Two years ago, we visited the Palm Springs Art Museum, and on a return trip just last week, we stopped in at the Palm Desert museum location. The current exhibit is titled Recline/Design: Art and Aesthetics of Repose.
I was delighted to see this chair by Frank Gehry. I first read about his foray into cardboard furniture when I read Frank Gehyr: Buildings and Projects back in about 1991. Gehry wrote: My intention was to design the ultimate inexpensive furniture, something that could be sold cheaply and that would be acceptable to a mass market–It was market-tested–and lots of different kinds of people bought it. It reinforced all my feelings about trying to build cheaply in architecture. I knew somewhere there was a key to building inexpensive architecture; uncompromising forms that would be acceptable to the mass market. This chair was built in 1972. It’s made from 60 layers of corrugated cardboard with hidden screws and fiberboard edging.
This glass chair, titled Ghost, was designed by Cini Boeri and Tomu Katayanagi and manufactured by Fiam Italia in 1987. It’s made from a single piece of one-half inch thick glass.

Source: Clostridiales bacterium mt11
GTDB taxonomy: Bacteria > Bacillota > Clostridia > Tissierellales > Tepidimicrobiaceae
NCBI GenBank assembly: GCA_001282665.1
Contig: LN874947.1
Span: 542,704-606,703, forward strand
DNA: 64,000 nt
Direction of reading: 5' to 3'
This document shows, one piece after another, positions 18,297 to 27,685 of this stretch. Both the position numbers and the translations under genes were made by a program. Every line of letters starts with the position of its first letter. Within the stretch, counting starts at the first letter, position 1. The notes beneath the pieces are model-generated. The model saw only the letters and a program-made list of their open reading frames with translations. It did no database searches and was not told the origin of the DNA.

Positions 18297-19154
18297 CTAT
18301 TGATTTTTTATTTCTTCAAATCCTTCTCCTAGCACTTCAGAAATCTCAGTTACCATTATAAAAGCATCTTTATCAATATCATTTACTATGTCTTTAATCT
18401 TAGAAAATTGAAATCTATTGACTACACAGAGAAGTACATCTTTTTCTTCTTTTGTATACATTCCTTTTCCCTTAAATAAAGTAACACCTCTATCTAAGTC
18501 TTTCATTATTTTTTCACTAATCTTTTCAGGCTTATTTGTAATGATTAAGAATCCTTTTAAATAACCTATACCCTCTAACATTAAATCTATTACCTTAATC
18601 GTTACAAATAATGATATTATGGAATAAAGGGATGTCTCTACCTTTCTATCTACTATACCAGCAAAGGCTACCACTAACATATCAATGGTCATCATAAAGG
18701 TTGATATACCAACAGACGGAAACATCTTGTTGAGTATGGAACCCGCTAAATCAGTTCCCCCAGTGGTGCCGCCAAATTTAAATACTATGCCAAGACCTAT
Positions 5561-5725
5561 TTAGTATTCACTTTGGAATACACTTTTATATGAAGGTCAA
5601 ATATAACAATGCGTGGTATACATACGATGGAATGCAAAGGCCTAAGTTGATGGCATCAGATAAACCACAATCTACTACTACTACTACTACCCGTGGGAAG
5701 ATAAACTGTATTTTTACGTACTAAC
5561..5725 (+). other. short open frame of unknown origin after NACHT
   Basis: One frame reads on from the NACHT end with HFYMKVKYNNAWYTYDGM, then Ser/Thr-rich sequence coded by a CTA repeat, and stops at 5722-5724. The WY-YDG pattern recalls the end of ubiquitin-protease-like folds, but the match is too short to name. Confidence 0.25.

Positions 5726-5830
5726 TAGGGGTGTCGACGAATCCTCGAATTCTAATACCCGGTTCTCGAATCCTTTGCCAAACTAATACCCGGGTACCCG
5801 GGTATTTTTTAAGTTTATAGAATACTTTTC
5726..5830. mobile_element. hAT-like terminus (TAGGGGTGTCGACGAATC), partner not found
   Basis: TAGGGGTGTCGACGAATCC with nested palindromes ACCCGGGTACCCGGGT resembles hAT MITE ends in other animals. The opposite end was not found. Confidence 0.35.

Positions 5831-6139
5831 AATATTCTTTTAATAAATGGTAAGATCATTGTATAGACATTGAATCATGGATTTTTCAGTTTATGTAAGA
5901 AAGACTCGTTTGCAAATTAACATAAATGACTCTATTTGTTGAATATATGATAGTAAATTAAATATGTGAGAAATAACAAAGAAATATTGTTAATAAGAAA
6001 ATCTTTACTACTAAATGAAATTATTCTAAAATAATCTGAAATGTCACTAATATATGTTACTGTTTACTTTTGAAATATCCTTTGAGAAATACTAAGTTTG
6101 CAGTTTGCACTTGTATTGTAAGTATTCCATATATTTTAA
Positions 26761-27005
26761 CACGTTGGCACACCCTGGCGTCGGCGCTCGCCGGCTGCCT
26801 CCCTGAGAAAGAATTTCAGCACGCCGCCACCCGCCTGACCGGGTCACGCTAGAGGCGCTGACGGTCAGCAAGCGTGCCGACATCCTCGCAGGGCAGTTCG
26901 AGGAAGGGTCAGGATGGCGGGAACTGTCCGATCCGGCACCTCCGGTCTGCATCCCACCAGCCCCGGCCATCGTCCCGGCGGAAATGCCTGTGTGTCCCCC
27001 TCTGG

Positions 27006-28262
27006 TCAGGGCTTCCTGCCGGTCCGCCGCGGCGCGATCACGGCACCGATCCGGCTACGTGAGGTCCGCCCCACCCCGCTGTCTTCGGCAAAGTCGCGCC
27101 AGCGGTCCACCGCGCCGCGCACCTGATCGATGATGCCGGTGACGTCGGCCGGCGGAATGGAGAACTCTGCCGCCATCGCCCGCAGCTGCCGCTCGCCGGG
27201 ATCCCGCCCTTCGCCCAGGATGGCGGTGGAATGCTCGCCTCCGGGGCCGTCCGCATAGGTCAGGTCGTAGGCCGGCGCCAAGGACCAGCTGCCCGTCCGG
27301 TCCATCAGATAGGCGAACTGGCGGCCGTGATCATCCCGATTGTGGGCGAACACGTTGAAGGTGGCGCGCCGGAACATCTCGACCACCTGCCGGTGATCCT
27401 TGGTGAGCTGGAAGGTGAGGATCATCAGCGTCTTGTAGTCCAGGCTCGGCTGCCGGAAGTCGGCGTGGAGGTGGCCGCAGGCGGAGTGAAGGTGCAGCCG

As part of the permanent collection, there were two Julius Shulman photos both of homes in Palm Springs.
This photo was taken c. 1938, and the digital print was made in 2008. It’s from the Grace Lewis Miller House by Richard Neutra. This was Shulman’s first professional work in the Palm Springs area.
I had the pleasure of viewing the Edgar J. Kaufmann House two years ago, and it’s shown here in an iconic photo by Shulman.
Outside, in the The Galen and the Faye Sarkowsky Sculpture Garden, there is an Untitled Donald Judd piece from 1988-1991. I became a fan of Donald Judd’s art as an architecture student but had only seen his work in books before seeing this.